Let me explain that briefly. Components should express their inter-dependencies, so every component has to declare its provided interface and required interface (these are not Java interfaces, only architectural level concepts).
In Java, a class can declare its provided interfaces (these are the implemented interfaces), but can't declare its required interfaces explicitly, since there is no language element for it. Only implicit declaration is possible, but it may not be enough if we want to express component dependencies in the programming model.

Thursday, March 20, 2008

JUM 6

The 6th JUM meeting has been held yesterday. There were two presentation about appservers and Flex, and I gave a talk about Java component models. I talked briefly about the basics (component, component model, component framework, Dependency Injection, Dependency Lookup) and about some concrete component models and frameworks (SCA, Spring, OSGi, Guice, JSR277) and their interoperability (Spring-DM, Guice-OSGi, Guice-Spring). Here are the slides (only in Hungarian).

Wednesday, March 12, 2008

Dumb value objects

What sometimes really bothers me is that many programmers overuse value objects. They do it despite the fact that this concept is over-simplified for many tasks. And they even implement the accessors as dumb wrappers around the values, leave the checking of values for the callers, which is mostly a silly thing.
My point is that we should talk more about this kind of design. My 10 cents:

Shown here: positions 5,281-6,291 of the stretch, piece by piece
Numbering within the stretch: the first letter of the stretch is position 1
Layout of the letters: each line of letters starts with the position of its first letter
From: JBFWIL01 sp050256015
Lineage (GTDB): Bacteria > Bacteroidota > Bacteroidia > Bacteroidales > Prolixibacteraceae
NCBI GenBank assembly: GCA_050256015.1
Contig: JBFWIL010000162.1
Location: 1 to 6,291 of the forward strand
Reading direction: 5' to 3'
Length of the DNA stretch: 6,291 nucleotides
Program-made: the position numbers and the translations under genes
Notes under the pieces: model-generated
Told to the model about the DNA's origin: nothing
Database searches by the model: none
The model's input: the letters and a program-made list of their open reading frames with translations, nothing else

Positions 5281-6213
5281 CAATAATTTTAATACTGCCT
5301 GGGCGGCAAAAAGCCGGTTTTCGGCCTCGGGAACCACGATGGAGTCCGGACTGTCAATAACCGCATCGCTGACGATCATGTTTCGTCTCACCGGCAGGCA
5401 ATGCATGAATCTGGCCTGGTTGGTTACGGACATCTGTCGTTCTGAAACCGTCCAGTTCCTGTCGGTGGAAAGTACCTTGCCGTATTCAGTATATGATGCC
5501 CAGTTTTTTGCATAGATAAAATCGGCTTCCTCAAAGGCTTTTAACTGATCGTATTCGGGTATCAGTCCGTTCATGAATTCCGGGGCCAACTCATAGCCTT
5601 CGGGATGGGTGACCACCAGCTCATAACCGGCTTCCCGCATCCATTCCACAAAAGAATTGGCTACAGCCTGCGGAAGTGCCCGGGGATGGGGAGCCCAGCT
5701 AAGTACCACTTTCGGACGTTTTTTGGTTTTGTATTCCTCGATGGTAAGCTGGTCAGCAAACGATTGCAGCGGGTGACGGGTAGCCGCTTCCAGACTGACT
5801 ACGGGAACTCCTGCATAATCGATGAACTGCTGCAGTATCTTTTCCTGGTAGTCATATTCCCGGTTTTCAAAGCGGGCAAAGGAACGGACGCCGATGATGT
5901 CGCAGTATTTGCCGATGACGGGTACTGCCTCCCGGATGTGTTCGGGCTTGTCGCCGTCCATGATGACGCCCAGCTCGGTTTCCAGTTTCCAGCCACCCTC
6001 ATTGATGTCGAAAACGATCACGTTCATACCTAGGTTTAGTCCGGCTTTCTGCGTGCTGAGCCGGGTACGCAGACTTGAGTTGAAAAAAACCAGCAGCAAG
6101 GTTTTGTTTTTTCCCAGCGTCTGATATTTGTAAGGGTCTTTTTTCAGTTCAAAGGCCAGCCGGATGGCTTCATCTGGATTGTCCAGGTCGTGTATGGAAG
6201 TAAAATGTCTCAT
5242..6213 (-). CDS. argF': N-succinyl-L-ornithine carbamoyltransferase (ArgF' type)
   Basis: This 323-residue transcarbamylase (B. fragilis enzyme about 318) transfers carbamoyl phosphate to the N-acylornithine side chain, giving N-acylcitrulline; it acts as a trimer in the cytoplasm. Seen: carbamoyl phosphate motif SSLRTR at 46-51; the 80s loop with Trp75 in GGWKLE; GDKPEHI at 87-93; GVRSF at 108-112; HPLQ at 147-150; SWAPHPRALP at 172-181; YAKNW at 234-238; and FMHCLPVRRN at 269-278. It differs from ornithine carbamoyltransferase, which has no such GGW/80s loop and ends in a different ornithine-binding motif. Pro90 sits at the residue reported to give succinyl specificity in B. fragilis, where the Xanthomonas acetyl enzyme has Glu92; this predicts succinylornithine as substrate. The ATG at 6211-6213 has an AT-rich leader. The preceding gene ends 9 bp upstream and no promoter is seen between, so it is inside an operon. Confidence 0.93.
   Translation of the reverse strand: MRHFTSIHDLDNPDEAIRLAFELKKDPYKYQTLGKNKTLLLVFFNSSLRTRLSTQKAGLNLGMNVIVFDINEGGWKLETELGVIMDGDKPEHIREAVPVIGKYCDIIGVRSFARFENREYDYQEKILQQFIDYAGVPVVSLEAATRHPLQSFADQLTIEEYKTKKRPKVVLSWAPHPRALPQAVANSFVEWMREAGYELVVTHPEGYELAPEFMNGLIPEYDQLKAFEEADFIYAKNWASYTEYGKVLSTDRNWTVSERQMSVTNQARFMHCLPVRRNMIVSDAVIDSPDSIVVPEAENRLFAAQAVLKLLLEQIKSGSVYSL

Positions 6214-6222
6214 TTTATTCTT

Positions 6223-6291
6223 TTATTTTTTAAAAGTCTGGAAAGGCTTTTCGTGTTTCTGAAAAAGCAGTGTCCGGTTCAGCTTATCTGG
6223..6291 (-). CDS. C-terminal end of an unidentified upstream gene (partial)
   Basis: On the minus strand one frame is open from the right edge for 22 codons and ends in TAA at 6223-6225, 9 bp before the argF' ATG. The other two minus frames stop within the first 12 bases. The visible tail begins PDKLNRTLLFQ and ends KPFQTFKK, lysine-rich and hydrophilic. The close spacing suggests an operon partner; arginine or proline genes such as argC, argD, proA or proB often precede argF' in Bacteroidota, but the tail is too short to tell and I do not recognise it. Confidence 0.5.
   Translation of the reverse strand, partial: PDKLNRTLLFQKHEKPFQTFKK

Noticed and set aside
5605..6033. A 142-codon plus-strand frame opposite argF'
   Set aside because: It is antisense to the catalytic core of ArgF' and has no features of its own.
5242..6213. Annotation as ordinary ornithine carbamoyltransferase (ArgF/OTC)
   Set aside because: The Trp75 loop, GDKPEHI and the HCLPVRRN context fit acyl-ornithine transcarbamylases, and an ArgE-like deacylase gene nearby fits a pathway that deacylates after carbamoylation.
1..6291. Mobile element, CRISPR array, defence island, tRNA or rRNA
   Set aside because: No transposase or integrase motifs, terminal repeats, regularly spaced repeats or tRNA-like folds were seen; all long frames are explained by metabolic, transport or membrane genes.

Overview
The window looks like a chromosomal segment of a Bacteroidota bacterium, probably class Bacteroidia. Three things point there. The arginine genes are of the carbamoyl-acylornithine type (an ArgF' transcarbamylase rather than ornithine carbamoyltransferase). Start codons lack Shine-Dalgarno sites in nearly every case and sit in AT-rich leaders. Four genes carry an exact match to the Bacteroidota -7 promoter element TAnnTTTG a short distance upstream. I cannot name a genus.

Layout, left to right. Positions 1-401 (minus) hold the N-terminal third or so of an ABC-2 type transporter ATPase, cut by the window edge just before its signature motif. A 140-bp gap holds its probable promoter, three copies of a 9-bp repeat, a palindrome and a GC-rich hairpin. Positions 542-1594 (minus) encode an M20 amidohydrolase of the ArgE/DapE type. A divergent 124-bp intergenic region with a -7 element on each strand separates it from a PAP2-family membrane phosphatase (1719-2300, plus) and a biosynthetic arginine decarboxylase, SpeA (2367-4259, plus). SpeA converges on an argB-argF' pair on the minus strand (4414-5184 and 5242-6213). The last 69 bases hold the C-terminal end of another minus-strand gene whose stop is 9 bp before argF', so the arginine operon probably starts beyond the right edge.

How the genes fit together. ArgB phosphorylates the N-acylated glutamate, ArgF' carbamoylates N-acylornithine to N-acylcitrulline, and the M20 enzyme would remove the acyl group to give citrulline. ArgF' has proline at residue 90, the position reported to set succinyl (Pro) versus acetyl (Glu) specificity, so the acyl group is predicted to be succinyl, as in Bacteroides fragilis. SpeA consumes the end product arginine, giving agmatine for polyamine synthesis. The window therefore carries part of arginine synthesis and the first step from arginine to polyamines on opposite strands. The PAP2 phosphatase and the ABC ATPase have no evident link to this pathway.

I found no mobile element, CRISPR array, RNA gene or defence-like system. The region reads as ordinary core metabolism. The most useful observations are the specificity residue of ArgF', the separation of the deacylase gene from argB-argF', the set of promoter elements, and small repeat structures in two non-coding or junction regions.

• Read about domain objects and try to understand the concept. It's easy.
  • If you need value objects, implement their accessors in a way to check the accessed values and throw exceptions (in Java, I prefer runtime exceptions such as IllegalArgumentException or IllegalStateException) if the pre-defined constraints are not satisfied.
  • Think about concepts at higher abstraction level than data (objects, components etc), before you implement things.

Friday, March 7, 2008

Podcast about software components

The guys at Software Engineering Radio have recorded a very good podcast about software components and component-based architectures. It's worth to listen to.

Saturday, March 1, 2008

Architecture, again

Last time I blogged about architectural diagrams. Now, a very good article appeared on InfoQ from Markus Völter. In the article he is focusing on the creation of a language used to describe a conceptual architecture and provides an overview about DSLs.

Wednesday, January 30, 2008

Bad style - Architecture Diagrams

Plain boxes linked with each other using lines; these kind of diagrams are fine to explain many things - until they are called "architecture". It is a wide-spread misconception, they are just plain diagrams, until they meet the requirements of an architecture diagram. But wait a minute. What are these requirements?
There are many definitions of software architecture. I don't want to go into the details of software architectures, many people did this before (read the POSA books or this, this and this). Instead, I'd like to discuss some of the most important properties of good architecture diagrams.
The first is an unambiguous language (in this case, graphical notations, but the architecture description can be textual as well) the architecture is expressed in. Completeness (remember: component, interface, connector, configuration) is also important. This language should be well-defined with respect to its syntax (the set of notations used) and semantics (the meaning of the notations and language constructs).
It can be very helpful if the graphical notations of the language are based on well-known graphical notations, such as the elements of UML component or class diagrams.